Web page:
“Hot strike summer” and “lazy girl jobs” are on the rise
Sajjadiani also says that support for unions and the labour movement are at an all-time high. With what’s been dubbed the “hot strike summer,” (a term for the slew of recent highly publicized labour efforts like the Hollywood writers’ and actors’ strikes, the B.C. port workers’ strike and the Canadian federal workers’ strike) Sadjjadiani says that there’s a “snowball effect where other workers see what can happen when you raise your voice.”
Loud quitting and increased labour action isn’t the only trend indicating that the tide is turning. The #lazygirljob hashtag currently has nearly 19 million views on TikTok. This trend is all about choosing well-paying, flexible jobs that allow for maximum leisure time. Like quiet quitting, lazy girl jobs are about decentering the 9-to-5 and maximizing work-life balance (with an emphasis on life). The so-called “lazy girls” are seeking roles (like digital assistants, communications assistants and data entry assistants—though it should be noted that many of these jobs aren’t easy) that allow for flexibility and control over their day-to-day lives. The term, however, isn’t about actually being lazy, says Sajjadiani. Instead, it’s about workers seeking humane work conditions. “Striving for work-life balance shouldn’t equate to being lazy.”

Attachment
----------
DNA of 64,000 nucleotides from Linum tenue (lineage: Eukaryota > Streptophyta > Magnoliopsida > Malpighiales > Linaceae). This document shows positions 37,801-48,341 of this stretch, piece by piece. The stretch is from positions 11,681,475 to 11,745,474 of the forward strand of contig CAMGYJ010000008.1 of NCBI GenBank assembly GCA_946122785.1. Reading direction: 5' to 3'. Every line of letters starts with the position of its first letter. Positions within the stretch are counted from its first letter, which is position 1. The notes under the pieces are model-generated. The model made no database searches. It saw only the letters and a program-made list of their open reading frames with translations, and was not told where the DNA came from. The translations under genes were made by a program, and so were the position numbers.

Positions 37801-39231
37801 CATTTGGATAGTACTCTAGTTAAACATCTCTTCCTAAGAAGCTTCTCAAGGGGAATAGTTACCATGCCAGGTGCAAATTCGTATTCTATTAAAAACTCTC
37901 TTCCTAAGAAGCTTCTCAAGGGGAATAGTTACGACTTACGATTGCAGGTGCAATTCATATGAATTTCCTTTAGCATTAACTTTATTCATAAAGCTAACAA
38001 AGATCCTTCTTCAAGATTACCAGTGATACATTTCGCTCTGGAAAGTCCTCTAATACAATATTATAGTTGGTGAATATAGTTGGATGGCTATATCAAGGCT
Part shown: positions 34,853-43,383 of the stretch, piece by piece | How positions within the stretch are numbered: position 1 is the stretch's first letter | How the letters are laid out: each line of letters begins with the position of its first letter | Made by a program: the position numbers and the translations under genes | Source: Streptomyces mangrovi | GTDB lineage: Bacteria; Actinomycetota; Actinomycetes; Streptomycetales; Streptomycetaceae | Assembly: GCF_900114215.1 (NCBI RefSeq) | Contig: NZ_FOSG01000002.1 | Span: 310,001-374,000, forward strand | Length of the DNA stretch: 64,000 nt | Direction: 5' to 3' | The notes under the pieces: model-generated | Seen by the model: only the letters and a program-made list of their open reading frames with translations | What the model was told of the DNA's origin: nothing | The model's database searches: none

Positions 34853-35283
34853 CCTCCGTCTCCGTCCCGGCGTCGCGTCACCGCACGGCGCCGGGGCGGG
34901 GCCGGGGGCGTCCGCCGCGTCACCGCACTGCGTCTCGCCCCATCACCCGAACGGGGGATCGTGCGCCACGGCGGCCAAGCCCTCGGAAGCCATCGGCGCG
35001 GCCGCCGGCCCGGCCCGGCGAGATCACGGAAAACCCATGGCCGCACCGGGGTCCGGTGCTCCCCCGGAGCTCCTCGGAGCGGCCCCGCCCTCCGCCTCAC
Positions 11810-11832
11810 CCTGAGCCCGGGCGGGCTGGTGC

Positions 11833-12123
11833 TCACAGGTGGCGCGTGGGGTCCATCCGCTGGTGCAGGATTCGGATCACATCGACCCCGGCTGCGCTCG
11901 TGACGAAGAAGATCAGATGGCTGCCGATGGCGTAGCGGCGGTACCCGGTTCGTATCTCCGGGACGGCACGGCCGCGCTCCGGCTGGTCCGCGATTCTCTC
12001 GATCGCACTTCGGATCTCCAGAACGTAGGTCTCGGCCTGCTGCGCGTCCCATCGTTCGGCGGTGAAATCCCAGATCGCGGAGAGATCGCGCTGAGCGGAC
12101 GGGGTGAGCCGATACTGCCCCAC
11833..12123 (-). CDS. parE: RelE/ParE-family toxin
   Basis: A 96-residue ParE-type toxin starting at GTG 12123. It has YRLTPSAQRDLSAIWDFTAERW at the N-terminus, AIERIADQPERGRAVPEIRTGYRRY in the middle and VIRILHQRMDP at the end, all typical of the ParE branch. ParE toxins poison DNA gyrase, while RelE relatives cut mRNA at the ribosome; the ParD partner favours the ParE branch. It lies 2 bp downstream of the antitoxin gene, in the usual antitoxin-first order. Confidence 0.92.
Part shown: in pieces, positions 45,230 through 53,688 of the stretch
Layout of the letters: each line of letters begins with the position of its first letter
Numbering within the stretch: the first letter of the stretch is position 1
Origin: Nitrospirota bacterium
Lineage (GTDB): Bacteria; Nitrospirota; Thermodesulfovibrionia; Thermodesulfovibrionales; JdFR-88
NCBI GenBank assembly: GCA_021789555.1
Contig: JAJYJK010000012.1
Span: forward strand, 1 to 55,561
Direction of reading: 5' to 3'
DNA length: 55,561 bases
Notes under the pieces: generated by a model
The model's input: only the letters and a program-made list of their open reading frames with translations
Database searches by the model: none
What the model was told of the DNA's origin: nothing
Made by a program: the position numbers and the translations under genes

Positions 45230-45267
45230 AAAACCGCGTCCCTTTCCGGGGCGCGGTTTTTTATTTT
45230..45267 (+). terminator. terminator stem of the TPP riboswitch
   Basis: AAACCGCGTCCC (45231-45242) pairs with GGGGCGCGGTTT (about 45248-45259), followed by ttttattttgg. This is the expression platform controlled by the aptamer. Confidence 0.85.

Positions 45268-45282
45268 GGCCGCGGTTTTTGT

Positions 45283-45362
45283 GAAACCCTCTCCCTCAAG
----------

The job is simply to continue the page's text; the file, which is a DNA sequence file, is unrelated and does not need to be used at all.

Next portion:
How workplaces can win back employees
Workers have, of course, been advocating for better conditions and flexibility long before loud quitting, lazy girl jobs and quiet quitting. Some companies are providing employees with extra mental health support, increased flexibility and conducting “stay interviews”—perks that do retain talent. However, not all workplaces are attuned to workers’ needs, and many of them are still failing to provide staff with what they want. Even workplaces that are implementing new benefits in an attempt to retain employees might not find success, especially if these benefits are in lieu of raises. Afterall, flexibility doesn’t pay the bills. “People are thinking now, ‘I’m not getting what I want from this job and organization, what else can I do that gives me what I need?’” says Zweig. “That’s why we’re seeing these trends.”
Sajjadiani says that the best way to avoid work stoppages and promote employee engagement is for companies to put their money where their mouth is, and listen to what workers are saying when they complain. For example, earlier in July, the union that represents more than 300,000 UPS part- and full-time employees threatened to strike if their demands around wages, workplace safety and pay overtime weren’t met. They were able to secure a tentative deal that saw the corporation put in US$30 billion of “new money” towards increased salaries and health and safety protections. Making enough noise about their inequitable and unsafe workplace led to a positive change for employees throughout the company—and avoided a huge strike that would’ve cost UPS billions of dollars within weeks. Sajjadiani says that she hopes other workers are inspired by strikers and collective bargaining wins in order to demand better from their own workplaces.
She also hopes that companies learn from UPS and be open to “sharing a piece of the pie.” “We’re living in Canada, one of the world’s most prosperous countries,” says Sajjadiani. “If someone is working full time, they deserve a living wage.”